MD Anderson Offers Music Therapy For Cancer Patients
Music therapy can be a powerful tool in times of trauma or crisis, providing an outlet to express one’s emotions without verbally expressing them. Not only that, but it’s also non-verbal in nature so it offers another non-verbal outlet as well.
At MD Anderson, patients can access a range of complementary therapies like massage, creative arts, reflexology, Qi Gong and music therapy. These practices may reduce symptoms associated with cancer such as pain and fatigue.
At Houston Methodist Hospital’s Behavioral Unit, music therapist Michael Richardson often brings his therapeutic skillset with him – such as an acoustic guitar, choir chimes and keyboard – to patients undergoing treatment for serious mental illnesses. Patients refer to him affectionately as “the music man,” often asking him to play for them.
He strives to incorporate songs that he knows best into each patient’s sessions, making them more personal and meaningful for each one. He utilizes a sound dome – an expansive soundproofed room – in order for patients to focus on their thoughts and emotions while listening to music.
When Michael Richardson isn’t working with patients in the behavioral health unit at MD Anderson, he enjoys spending time playing guitar and singing with his daughter Mi-Sun Bae. Recently the two joined forces to mark Cancer Survivorship Week at MD Anderson – a program that helps those living with cancer find ways to cope after treatment ends.
In group music therapy sessions, participants selected songs that were specifically related to their cancer experiences and discussed them with one another during the gathering. This enabled them to express their emotions in a safe space while also relieving some of their emotional distress, according to the research study.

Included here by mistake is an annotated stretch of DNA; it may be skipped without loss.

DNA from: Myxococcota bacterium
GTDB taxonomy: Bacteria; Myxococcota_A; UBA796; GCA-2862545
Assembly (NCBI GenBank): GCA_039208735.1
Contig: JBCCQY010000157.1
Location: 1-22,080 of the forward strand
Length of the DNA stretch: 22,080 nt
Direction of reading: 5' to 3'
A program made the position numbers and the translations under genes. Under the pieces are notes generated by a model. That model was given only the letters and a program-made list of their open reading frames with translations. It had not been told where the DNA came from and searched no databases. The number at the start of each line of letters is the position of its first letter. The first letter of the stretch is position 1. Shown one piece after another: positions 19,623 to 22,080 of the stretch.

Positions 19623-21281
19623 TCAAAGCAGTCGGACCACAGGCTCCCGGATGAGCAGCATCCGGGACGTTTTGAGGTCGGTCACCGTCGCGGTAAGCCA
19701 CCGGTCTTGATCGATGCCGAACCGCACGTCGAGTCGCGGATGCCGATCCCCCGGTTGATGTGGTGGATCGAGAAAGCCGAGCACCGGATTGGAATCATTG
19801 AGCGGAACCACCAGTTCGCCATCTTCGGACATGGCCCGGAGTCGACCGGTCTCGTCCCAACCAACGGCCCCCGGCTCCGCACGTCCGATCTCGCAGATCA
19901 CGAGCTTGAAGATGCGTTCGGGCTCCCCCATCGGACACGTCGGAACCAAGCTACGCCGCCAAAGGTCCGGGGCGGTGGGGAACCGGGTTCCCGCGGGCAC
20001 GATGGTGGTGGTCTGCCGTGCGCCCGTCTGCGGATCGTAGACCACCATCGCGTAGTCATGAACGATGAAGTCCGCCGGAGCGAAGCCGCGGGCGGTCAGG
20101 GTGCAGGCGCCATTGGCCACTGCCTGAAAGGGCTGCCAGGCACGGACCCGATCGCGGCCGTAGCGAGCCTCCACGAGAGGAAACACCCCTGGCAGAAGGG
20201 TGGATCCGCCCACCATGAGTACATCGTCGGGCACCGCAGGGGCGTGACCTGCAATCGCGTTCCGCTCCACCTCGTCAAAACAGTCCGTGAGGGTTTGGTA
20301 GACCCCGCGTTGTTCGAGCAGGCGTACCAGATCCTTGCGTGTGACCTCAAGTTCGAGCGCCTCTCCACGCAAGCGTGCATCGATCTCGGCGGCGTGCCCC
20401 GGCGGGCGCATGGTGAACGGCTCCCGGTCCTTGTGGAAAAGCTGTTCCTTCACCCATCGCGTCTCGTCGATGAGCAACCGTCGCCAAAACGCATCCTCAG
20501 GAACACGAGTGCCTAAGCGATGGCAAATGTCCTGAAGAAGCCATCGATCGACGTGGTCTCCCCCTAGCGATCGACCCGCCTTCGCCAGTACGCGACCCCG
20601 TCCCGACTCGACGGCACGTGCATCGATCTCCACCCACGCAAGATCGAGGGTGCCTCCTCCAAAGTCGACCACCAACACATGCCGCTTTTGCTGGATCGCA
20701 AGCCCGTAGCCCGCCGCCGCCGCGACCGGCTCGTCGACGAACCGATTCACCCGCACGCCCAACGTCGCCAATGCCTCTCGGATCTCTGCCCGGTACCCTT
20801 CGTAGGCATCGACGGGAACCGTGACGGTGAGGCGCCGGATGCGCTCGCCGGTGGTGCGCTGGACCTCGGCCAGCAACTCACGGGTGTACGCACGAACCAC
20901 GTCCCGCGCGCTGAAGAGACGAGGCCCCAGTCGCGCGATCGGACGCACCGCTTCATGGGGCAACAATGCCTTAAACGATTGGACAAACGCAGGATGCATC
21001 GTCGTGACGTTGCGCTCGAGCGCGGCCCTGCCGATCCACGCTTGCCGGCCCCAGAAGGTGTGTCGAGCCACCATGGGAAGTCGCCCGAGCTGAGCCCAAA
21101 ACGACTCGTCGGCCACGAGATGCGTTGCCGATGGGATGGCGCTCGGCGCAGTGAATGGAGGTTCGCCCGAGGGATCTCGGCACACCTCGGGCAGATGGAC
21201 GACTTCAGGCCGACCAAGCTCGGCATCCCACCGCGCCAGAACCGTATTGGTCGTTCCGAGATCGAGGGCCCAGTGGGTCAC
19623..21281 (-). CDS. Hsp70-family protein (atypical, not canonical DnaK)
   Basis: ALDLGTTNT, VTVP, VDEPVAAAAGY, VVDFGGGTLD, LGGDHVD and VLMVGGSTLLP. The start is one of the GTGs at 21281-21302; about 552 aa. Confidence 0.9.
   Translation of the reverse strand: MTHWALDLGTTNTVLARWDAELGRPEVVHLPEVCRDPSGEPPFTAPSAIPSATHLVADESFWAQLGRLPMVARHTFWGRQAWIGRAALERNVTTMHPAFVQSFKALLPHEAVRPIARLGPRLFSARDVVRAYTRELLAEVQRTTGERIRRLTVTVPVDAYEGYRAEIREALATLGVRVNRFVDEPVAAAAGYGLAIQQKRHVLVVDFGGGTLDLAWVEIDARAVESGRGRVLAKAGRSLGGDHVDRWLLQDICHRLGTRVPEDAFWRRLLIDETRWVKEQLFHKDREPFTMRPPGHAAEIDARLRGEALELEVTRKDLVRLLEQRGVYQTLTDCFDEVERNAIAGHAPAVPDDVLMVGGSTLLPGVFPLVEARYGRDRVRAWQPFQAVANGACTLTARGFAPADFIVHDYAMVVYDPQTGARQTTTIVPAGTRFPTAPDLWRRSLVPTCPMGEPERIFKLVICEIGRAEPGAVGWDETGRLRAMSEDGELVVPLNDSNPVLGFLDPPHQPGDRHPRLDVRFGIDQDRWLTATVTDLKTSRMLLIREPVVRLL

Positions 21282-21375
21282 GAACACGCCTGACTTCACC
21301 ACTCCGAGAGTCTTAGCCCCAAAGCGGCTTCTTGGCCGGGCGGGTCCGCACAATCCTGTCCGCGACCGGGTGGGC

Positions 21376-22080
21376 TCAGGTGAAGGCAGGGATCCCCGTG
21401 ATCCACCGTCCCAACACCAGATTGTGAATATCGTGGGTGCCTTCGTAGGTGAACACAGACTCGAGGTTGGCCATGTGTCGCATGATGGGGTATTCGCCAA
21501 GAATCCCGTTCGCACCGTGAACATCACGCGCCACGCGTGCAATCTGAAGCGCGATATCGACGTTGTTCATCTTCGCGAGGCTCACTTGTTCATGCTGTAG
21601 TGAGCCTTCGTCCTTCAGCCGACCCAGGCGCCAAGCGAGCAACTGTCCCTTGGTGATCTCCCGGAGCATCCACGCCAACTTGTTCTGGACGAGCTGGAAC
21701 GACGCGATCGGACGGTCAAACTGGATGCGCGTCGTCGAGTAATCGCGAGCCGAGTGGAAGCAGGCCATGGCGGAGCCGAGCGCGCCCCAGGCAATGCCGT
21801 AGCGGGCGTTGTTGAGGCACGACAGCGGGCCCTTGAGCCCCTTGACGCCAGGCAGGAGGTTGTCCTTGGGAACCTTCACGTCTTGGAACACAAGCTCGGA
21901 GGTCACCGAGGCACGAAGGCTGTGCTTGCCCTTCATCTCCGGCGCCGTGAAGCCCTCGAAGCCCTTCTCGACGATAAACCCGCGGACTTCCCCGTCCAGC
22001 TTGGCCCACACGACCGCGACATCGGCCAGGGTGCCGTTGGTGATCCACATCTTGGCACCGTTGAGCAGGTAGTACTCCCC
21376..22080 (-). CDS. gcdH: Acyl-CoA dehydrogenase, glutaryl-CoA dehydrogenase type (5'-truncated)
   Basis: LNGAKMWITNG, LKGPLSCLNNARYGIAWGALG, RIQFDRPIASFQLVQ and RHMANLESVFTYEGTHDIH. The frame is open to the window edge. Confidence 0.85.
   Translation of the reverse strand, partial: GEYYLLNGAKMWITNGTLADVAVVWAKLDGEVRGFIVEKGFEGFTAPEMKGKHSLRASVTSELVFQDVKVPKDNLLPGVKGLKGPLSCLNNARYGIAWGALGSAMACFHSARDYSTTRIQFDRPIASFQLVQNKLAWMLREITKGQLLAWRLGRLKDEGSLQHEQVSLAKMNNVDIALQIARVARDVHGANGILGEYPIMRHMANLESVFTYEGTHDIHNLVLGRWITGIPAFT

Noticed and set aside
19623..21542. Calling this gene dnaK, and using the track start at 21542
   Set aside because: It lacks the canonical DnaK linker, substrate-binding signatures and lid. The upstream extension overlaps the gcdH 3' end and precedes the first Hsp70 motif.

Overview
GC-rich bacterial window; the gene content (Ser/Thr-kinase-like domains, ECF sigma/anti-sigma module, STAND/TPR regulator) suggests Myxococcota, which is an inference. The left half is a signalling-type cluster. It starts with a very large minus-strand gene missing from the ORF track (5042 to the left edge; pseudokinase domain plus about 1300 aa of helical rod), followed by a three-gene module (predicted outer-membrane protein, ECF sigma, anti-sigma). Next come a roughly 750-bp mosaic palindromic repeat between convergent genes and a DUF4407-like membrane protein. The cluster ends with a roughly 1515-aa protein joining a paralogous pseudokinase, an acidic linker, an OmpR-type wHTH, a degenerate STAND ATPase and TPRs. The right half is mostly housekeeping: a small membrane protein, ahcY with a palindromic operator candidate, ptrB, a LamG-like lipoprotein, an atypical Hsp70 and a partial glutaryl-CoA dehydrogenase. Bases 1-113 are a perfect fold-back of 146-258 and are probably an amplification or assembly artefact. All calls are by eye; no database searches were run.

They shared their stories and pondered the meaning behind the song and its lyrics. Afterward, they took a seat and allowed their emotions to take hold.
One such session, the MT-BC played live acoustic guitar while singing a Mexican song that described an effective remedy for emotional pain. As the patient and his daughter sang along, both began to cry with joy at hearing about how this powerful experience had changed their loved one during trying times. They felt both relieved and joyous that such an incredible thing existed in such a positive light during those trying times.
Patients’ family members were invited to join in the telehealth sessions as a part of their support team. They used Zoom application, which allowed them to connect to the MT-BC via iPad in their hospital room using Zoom application.
Despite the difficulties associated with in-person telehealth sessions, family members and other hospital personnel were very supportive, providing feedback to the MT-BC about what they believed to be an effective approach for meeting their loved one’s emotional and behavioral needs. They noted that the telehealth format removed some barriers patients would typically face in traditional office settings–such as parking and driving–which may have negatively impacted patient comfort levels and rapport building with the MT-BC.